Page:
There Are Too Many Pink Salmon in the Pacific

Pink salmon populations are booming, at the expense of other species

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Problem solved? Justin Marx

Salmon are in trouble. In California, the prized king (chinook) salmon is in short supply. In the Pacific Northwest, sockeye salmon have been showing a long-term decline (though that seems to be rebounding.) But there's one species of salmon that has the opposite problem. Pink salmon are booming in such great numbers that they're threatening the stability of the North Pacific ecosystem, says National Geographic.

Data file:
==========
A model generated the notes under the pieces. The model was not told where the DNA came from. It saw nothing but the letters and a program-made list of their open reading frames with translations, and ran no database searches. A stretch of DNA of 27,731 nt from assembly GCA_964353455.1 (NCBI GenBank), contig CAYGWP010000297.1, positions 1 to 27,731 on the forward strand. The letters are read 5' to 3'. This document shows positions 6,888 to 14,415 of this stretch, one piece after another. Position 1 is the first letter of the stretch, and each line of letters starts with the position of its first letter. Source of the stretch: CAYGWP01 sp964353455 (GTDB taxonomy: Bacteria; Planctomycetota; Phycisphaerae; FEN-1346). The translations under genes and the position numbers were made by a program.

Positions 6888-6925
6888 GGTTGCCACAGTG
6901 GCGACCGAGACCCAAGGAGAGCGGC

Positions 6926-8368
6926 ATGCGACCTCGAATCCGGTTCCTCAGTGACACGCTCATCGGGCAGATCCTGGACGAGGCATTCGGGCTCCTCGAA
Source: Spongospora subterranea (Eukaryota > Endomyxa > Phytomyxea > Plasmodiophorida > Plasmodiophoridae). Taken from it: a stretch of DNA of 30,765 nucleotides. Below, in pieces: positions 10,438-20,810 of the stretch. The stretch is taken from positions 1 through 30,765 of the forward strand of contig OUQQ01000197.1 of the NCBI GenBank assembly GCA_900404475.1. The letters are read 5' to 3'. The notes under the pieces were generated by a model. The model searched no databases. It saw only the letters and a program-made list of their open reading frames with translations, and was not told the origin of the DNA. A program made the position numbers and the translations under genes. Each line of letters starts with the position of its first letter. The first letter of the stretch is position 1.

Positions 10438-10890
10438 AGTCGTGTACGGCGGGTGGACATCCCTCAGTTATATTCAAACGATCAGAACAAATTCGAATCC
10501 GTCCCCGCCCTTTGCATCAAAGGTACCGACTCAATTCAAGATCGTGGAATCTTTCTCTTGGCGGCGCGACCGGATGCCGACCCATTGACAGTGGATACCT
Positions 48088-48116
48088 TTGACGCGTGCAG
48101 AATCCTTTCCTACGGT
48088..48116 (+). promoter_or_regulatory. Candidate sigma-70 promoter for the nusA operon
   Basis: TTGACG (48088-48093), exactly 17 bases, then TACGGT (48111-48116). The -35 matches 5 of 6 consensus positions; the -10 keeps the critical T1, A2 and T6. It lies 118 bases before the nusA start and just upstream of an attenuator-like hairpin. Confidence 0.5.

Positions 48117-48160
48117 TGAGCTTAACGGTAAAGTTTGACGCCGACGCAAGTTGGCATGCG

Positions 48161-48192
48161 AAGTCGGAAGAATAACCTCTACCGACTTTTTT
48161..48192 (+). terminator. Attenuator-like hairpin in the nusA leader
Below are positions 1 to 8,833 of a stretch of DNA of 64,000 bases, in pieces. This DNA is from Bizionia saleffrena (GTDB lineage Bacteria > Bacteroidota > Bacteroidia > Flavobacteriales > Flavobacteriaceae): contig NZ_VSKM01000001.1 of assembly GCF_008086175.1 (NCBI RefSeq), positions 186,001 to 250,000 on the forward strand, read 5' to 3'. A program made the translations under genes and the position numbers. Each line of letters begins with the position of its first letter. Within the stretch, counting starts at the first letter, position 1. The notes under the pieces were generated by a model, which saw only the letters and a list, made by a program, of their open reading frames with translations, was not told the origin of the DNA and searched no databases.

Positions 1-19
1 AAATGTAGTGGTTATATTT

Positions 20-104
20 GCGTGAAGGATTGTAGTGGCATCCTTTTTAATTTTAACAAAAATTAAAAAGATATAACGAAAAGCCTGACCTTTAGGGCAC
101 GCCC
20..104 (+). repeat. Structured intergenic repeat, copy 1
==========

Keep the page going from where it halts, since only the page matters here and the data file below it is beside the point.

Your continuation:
Too many pink salmon, says James Owen reporting on a new study, are gorging on the food needed by seabirds, causing seabirds to lay and hatch fewer chicks, and fewer chicks to make it to adulthood. The pink salmon, he says, are even hurting other types of salmon by out competing them for food.

It's "an uncommon case of too many fish in the sea," says the report. The study, led by Alan Springer of the University of Alaska Fairbanks, found that salmon eating the food of seabirds appears to be cutting the birds' numbers.

"Very little is known about how open ocean ecosystems work, and the apparent effect on them by salmon, wild and hatchery produced, really must be considered," Springer said by email.


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